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WPFC urges House of Representatives to pass a bill decriminalising defamation

(WPFC/IFEX) - The following is a 27 March 2009 WPFC letter to the House of Representatives:

Constitution, Policies, General Legislation and Administration Committee
House of Representatives
General Assembly of Uruguay
Legislative Palace
Montevideo, Uruguay

To the attention of Representatives Javier Salsamendi, Beatriz Argimón, Gustavo Bernini, Gustavo Borsari, Diego Cánepa, Luis Alberto Lacalle, Alvaro Lorenzo, Edgardo Ortuño and Jorge Orrico.

Distinguished Representatives:

The World Press Freedom Committee ( http://www.wpfc.org ) - an organization representing 44 press freedom groups from throughout the world - expresses its great concern about the current stagnation of a bill to eliminate insult laws and to decriminalize criminal defamation ones, which has already been passed by the Senate, especially now that this initiative is about to lose its legislative validity.

The bill, introduced in July by President Tabaré Vázquez, would eliminate the crime of insult, whether written or spoken, and expressly states that no one shall be punished for expressing his or her discrepancies with a public official. Also, the crimes of insulting the national symbols and attacks against the honor of foreign heads of state shall be eliminated.

The initiative would correctly decriminalize defamation when those expressions refer to "issues of public interest involving both public officials and public persons who, because of their profession or activity, enjoy a social relevancy or any person who has chosen to be involved in public affairs."

The bill also respects the concept of real malice as a fundamental standard to evaluate these matters, which would also protect inaccurate expressions by "considering the real will of a person to aggravate or violate the privacy of another person."

The legislative project is the result of a friendly agreement finalized on September of 2007 between the Uruguayan State and the Inter-American Commission of Human Rights about the criminal defamation conviction against journalist Carlos Dogliani, initiated in your country in 2004 by the mayor of the town of Paysandú.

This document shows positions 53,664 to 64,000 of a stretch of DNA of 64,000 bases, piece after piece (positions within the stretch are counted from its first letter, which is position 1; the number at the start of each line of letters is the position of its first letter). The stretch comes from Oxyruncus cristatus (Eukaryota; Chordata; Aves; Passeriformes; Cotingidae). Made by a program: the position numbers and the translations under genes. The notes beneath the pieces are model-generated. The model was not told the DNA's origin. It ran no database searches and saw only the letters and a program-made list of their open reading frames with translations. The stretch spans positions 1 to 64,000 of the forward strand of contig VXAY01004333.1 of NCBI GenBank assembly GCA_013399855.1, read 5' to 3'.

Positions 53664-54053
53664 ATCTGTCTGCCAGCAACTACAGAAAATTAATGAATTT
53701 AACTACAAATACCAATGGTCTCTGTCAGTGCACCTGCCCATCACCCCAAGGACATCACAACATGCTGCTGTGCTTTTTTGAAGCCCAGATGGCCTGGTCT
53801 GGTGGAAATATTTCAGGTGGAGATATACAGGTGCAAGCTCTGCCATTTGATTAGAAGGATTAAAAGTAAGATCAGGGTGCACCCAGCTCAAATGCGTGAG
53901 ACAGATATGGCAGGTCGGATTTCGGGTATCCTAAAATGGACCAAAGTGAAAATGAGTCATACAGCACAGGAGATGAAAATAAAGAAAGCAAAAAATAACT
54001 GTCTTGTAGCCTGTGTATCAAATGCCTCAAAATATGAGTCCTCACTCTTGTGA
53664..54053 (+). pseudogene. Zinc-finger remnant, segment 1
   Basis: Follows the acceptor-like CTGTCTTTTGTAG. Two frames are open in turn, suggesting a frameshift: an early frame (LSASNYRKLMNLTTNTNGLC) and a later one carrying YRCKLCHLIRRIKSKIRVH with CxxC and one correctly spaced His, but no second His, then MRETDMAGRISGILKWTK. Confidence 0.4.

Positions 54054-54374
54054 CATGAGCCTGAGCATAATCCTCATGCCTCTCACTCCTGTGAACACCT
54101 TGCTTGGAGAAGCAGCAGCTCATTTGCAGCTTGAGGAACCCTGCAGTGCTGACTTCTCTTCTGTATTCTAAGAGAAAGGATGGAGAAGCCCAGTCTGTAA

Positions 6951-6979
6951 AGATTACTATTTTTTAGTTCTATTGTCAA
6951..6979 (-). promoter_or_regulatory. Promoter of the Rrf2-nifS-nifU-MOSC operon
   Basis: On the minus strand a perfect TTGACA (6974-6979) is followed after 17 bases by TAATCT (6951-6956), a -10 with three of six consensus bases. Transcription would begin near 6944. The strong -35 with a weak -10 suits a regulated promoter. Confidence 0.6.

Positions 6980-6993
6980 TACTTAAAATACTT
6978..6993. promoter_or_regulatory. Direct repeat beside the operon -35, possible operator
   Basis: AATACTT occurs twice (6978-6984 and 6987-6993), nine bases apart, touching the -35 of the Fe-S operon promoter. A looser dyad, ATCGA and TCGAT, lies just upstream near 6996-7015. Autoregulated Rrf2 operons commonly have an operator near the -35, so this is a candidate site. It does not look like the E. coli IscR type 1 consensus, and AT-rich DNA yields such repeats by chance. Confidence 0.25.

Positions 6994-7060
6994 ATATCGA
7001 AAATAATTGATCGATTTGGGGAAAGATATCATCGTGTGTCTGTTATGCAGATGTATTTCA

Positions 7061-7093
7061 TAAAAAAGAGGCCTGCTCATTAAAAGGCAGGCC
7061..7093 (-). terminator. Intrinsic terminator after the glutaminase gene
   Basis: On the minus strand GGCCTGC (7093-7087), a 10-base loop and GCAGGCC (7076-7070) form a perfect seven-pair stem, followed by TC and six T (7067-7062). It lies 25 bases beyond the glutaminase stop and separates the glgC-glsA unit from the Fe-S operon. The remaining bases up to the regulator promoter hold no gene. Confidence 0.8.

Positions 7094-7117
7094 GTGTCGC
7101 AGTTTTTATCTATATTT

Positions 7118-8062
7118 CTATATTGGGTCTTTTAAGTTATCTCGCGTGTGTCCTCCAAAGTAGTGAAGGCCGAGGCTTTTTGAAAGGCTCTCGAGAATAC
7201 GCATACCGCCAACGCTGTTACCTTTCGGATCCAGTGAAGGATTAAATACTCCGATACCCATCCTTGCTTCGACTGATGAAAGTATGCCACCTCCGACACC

The case went all the way to the Supreme Court, which ruled that the right to a person's honor limits the right to free expression. Also, the magistrates dictated that the factual base of the information was not a relevant aspect of the defense and that even an accurate piece of information can constitute defamation.

The inter-American system rightly agreed that Mr. Dogliani was the victim of a great injustice and following a long process, the Uruguayan State agreed to a profound reform of its laws according to the Commission's guidelines.

Five years have gone by since this sad process started, and the promises of reform by the State are still stuck in your prestigious House of Representatives.

Insult laws constitute an effective weapon of intimidation and repression of the free flow of ideas and expressions. These laws are the legacy of a colonial or autocratic past that found their origins in the Roman Empire, which created them to shield the emperor from the criticism of the people.

Criminal defamation laws constitute a veritable Damocles sword dangling over the heads of Uruguayan journalists, who risk their freedom or livelihood or both merely by fulfilling their duty of keeping the public informed, as was the case of Mr. Dogliani.

Both sets of laws present a clear challenge to the recommendations and jurisprudence of the inter-American system of justice, which has concluded that insult laws must be completely eliminated from the legislation of member states and that defamation statutes should be part of civil codes, and never criminal ones.

Therefore, Messrs. and Ms. Representatives, we urge you - before the bill loses its parliamentary validity - to approve it as soon as possible so that Uruguay can be integrated into the growing community of nations who view these laws as a certain challenge against freedom of expression and of the press, second only in severity to physical threats or attacks on the news media.

Respectfully,
E. Markham Bench
Executive Director
World Press Freedom Committee

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